7 Interesting Facts about Third Mainland Bridge

The longest bridge in West Africa, the Third Mainland Bridge, has many mysteries you don’t know yet. This article highlights the top interesting facts about the bridge.

Third Mainland Bridge – An Introduction

Being a seaside city, Lagos has some breathtaking designing designs that assist with making transportation more straightforward. One such design is the Third Mainland Bridge, which is the longest of three extensions associating Lagos Island to the central area. Different scaffolds in Lagos are the Eko span and the Carter span.

The third Mainland Bridge was the longest scaffold in Africa until 1996 when The sixth October Bridge in Cairo was finished. The renowned Lagos span begins from Oworonshoki, which is connected to the Apapa-Oshodi turnpike and Lagos-Ibadan freeway and closures at the Adeniji Adele Interchange on Lagos Island. The scaffold, now and again known as Ibrahim Babangida Boulevard, ranges 11.8km and is a fundamental piece of Lagos’ everyday driving. It has likewise turned into a significant Lagos symbol and vacation destination.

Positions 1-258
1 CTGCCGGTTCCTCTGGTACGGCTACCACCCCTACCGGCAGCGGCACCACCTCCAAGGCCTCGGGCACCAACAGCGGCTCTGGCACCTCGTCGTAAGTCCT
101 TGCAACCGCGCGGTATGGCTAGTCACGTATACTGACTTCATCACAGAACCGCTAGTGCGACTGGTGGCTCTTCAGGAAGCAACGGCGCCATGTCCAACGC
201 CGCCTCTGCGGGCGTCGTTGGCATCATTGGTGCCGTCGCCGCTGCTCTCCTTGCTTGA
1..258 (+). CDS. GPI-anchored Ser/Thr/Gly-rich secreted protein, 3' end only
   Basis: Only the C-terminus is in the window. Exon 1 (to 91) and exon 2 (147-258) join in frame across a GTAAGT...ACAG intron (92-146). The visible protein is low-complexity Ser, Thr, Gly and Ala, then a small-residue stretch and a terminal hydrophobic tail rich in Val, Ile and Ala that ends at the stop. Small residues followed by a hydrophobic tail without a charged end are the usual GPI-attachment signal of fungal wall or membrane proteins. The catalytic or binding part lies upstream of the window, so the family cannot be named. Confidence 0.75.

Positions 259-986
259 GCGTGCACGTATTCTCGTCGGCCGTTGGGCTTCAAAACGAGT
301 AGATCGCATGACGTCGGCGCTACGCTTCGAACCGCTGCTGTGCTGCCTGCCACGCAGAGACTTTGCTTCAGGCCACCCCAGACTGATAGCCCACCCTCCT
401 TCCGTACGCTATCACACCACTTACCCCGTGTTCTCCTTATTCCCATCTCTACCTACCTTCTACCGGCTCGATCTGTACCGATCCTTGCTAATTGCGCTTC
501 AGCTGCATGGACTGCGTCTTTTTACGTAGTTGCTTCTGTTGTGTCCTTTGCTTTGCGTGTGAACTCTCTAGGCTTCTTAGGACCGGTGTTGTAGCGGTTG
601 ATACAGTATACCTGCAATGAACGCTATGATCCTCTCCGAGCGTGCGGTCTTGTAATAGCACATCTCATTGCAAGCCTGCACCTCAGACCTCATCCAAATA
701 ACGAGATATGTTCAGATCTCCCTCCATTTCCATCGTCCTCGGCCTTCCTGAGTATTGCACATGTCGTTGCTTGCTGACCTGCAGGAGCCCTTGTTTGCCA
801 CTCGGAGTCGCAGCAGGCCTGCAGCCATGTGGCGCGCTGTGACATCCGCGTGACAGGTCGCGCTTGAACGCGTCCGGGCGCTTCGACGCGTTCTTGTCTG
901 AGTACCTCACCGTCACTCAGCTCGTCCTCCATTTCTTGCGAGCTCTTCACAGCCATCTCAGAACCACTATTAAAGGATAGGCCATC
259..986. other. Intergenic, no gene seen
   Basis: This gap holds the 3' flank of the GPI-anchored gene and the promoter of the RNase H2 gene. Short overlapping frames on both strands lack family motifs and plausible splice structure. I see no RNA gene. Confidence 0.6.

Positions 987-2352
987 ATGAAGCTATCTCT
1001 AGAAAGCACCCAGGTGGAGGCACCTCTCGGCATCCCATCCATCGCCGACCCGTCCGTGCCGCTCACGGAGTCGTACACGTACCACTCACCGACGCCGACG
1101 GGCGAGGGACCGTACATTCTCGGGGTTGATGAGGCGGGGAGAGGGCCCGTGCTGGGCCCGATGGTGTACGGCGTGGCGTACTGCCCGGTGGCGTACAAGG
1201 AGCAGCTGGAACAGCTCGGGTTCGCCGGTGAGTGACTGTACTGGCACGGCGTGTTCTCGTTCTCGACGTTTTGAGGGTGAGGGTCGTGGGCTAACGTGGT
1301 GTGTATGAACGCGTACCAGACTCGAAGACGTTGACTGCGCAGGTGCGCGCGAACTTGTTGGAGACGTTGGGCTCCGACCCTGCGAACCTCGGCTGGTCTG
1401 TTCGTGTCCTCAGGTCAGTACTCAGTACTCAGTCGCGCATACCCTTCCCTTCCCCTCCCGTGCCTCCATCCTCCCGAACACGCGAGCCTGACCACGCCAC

It offers various perspectives on Lagos – the Lagos Lagoon, the University of Lagos Waterfront, and Makoko, a shantytown based on the Lagos Lagoon. The extension conveys eight paths of traffic, four toward every path with a construction to check the division between the two arrangements of paths running down the middle. These eight paths aren’t the main entrancing thing about the third Mainland Bridge as there are something else to knock your socks off!

Facts about the Third Mainland Bridge

1. The Longest Bridge in West Africa.

With all the bridges in Nigeria and West Africa, including those in Ghana, Cameroon, Benin Republic, and other West African countries, the 3rd Mainland Bridge is the longest. The bridge has a length of approximately 11.8km.

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2. It Cost Less Than A Billion Naira to Finish the Bridge